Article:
Now more than a year since the start of the COVID-19 pandemic, small businesses and entrepreneurs are steadily recovering. The pandemic shined a spotlight on the unwavering strength and courage of small business owners across the country. Unfortunately, many closed their doors. For others, the Paycheck Protection Program (PPP) offered by the U.S. Small Business Administration (SBA) served as a vital resource. SBA-backed PPP loans give small businesses a direct incentive to keep their staff employed. This is incredibly useful given potentially diminished revenues through the COVID-19 crisis.
Reasons You Can Be Disqualified from PPP Loans
Many business owners were left out of PPP since they did not meet a rigid qualification framework. Here are just a few of the many reasons small business owners were disqualified from receiving PPP funding:
- Their business was not in operation on or before February 15, 2020
- An owner of 20% or more of their business has a prior fraud related criminal record
- Any other business owned or controlled by the business’ owners is delinquent or has defaulted on a loan from the SBA or any other Federal agency within the last seven years (this excludes federal student loans)
- The business owner or their business is bankrupt or is currently in bankruptcy proceedings
- They do business in an industry that is generally not eligible for SBA 7(a) loans, such as speculation or multi-sales distribution
What’s even more frustrating is the fact that larger corporations quietly accepted large PPP loans. Meanwhile, small business owners struggled to navigate the process. Luckily, after media outcry, many corporations returned their PPP loans as a signal that small businesses were more deserving of the limited funding.
So, what other funding is out there besides PPP for entrepreneurs looking to grow their business in the wake of COVID-19?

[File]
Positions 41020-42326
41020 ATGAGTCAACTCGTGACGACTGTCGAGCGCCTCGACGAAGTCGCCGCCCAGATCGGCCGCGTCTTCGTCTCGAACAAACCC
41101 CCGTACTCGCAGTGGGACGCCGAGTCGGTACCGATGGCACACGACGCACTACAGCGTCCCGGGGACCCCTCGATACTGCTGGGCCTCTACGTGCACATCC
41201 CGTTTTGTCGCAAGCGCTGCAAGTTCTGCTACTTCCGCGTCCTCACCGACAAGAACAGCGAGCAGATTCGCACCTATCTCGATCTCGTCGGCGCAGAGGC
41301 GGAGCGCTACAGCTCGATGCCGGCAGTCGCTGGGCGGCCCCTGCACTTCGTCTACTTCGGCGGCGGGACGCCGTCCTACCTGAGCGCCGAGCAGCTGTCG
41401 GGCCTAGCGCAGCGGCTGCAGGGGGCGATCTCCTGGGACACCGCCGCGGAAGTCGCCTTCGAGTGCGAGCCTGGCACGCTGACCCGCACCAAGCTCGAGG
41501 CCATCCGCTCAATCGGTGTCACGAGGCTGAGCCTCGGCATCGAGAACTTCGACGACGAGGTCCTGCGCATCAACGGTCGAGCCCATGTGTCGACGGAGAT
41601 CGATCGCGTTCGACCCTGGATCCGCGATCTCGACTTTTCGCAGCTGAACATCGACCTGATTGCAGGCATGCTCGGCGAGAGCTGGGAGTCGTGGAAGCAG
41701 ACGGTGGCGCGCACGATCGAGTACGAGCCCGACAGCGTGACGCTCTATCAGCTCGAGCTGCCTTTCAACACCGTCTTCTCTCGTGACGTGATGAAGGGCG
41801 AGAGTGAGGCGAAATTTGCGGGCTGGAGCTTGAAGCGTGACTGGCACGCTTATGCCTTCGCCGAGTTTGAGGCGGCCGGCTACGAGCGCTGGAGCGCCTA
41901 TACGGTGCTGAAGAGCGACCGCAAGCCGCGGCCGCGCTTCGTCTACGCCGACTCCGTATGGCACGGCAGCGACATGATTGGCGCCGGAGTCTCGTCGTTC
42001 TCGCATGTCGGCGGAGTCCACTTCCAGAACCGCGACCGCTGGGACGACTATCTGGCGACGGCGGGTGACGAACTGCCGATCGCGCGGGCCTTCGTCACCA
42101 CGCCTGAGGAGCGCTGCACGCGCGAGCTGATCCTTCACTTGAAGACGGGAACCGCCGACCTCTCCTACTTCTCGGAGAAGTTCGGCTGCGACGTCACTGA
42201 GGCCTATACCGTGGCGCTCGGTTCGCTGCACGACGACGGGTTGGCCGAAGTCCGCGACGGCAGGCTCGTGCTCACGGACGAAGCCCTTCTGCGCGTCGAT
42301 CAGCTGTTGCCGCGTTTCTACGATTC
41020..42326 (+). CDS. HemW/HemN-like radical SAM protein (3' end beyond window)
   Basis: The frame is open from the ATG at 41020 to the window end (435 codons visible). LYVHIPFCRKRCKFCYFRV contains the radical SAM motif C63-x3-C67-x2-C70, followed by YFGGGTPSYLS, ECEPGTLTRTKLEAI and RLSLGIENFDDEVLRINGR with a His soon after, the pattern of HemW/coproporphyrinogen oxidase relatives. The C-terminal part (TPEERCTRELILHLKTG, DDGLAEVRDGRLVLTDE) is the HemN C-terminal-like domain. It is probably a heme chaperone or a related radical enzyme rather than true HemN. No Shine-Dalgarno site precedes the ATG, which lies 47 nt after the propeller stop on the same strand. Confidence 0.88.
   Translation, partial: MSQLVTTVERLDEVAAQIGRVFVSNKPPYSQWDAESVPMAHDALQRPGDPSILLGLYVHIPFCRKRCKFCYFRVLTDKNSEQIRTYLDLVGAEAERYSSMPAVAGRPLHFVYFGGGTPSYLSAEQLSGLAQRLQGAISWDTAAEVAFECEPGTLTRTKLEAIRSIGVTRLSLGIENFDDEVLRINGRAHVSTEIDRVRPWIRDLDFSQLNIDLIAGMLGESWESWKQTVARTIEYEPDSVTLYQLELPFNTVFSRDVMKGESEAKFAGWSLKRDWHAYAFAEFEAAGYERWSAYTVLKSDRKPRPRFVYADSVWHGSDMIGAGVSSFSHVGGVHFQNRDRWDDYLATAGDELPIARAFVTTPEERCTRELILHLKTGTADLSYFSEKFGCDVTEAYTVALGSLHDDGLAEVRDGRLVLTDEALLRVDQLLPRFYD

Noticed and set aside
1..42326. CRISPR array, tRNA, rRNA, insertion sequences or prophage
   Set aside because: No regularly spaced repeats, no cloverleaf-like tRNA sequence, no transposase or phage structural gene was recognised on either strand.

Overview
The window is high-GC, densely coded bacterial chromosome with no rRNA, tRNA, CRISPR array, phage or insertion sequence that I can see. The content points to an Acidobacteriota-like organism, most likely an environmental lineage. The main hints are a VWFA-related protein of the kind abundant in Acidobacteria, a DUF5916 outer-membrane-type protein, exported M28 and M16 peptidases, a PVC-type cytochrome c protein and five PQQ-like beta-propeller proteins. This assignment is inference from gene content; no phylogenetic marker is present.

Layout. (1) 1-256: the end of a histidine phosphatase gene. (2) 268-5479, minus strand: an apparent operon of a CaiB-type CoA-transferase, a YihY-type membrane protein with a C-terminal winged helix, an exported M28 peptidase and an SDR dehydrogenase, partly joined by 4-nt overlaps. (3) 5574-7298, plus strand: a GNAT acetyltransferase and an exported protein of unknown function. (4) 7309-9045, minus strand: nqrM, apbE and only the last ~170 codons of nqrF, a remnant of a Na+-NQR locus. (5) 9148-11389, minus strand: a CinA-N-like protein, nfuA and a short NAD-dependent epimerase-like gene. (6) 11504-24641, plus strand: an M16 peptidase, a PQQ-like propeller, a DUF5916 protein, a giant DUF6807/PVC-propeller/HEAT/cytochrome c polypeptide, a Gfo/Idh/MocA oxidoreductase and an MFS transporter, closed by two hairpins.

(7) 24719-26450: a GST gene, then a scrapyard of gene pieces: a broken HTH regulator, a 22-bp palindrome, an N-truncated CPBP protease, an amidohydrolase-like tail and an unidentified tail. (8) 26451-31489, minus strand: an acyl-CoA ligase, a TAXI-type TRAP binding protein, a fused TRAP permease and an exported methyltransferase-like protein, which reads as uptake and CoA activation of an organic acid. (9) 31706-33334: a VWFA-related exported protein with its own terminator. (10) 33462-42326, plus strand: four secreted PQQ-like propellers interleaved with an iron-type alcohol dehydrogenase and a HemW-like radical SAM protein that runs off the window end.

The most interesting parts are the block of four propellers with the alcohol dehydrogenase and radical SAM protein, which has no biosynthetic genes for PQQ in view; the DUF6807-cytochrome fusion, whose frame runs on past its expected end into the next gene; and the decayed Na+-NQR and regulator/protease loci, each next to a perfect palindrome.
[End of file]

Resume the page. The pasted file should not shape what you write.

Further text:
The Alternative: Credit Unions & Community Lenders
When it comes to business lending, credit unions, community banks, and other community lenders aren’t always an obvious option. They don’t always have the same reach due to their regional and localized service areas. And because of their limited membership, they’re not always top of mind. It can also be daunting to figure out if you even qualify for credit union membership.
But credit unions and community banks are a hidden gem — and provide a completely different take on business banking. Both types of banking institutions take a tailored approach to working with small business owners. They often offer lower rates, a personal relationship, and specialized merchant services that you won’t find at a large bank where you’re just another number.
Credit unions and community banks offer all of the basic services you’d expect from a larger bank (like checking accounts and savings accounts). However, they also have a strong focus in supporting local communities—and doing so through business lending. These organizations offer everything from term loans, to equipment loans, to real-estate loans, and even loans to purchase more inventory — whatever is needed to drive local growth. Many business owners who have used credit unions and community banks say the biggest difference was in the level of personal service. No matter their size or scale, they felt like “family” very quickly.
Ready to grow your business with funding from credit unions and community banks? Sign up for free with Backabl and explore the funding possibilities.